Objective To examine how adolescents' daily disclosure to parents about type 1 diabetes management may foster a process whereby parents gain knowledge and are viewed as helpful in ways that may aid diabetes management. Methods A total of 236 late adolescents (M age = 17.76) completed a 14-day diary where they reported daily disclosure to, and solicitation from, their parents, how knowledgeable and helpful parents were, and their self-regulation failures and adherence; blood glucose was gathered from meters. Results Multilevel models revealed that adolescent disclosure occurred in the context of greater parent solicitation and face-to-face contact and was positively associated with adolescents' perceptions of parental knowledge and helpfulness. Disclosure to mothers (but not to fathers) was associated with better diabetes management (fewer self-regulation failures, better adherence). Conclusions Adolescent disclosure may be an important way that parents remain knowledgeable about diabetes management and provide assistance that serves to support diabetes management.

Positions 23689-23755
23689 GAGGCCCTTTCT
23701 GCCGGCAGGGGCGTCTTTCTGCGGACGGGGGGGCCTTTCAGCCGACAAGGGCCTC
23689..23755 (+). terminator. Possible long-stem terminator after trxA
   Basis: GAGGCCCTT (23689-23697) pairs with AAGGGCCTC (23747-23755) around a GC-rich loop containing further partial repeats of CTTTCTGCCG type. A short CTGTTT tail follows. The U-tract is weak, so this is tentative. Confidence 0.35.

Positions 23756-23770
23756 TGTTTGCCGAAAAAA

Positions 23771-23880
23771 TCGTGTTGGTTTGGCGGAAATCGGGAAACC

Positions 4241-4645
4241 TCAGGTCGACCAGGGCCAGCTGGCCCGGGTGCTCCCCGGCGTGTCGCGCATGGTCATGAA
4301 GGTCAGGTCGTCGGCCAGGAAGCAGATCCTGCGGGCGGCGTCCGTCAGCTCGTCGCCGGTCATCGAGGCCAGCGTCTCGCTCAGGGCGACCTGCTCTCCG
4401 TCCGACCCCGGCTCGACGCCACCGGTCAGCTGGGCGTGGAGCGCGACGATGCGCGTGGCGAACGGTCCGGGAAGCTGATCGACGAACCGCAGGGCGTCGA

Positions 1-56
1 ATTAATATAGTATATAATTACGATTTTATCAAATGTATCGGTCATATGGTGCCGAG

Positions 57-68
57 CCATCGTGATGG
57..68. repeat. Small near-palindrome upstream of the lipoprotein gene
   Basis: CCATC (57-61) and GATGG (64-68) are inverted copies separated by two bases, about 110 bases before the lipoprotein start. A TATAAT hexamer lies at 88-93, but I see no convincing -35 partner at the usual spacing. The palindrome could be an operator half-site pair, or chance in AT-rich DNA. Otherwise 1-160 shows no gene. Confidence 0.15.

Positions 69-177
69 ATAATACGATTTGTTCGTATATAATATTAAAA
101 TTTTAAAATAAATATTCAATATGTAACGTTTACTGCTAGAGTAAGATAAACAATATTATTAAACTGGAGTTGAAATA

- Family functioning
ASJC Scopus subject areas
- Pediatrics, Perinatology, and Child Health
- Developmental and Educational Psychology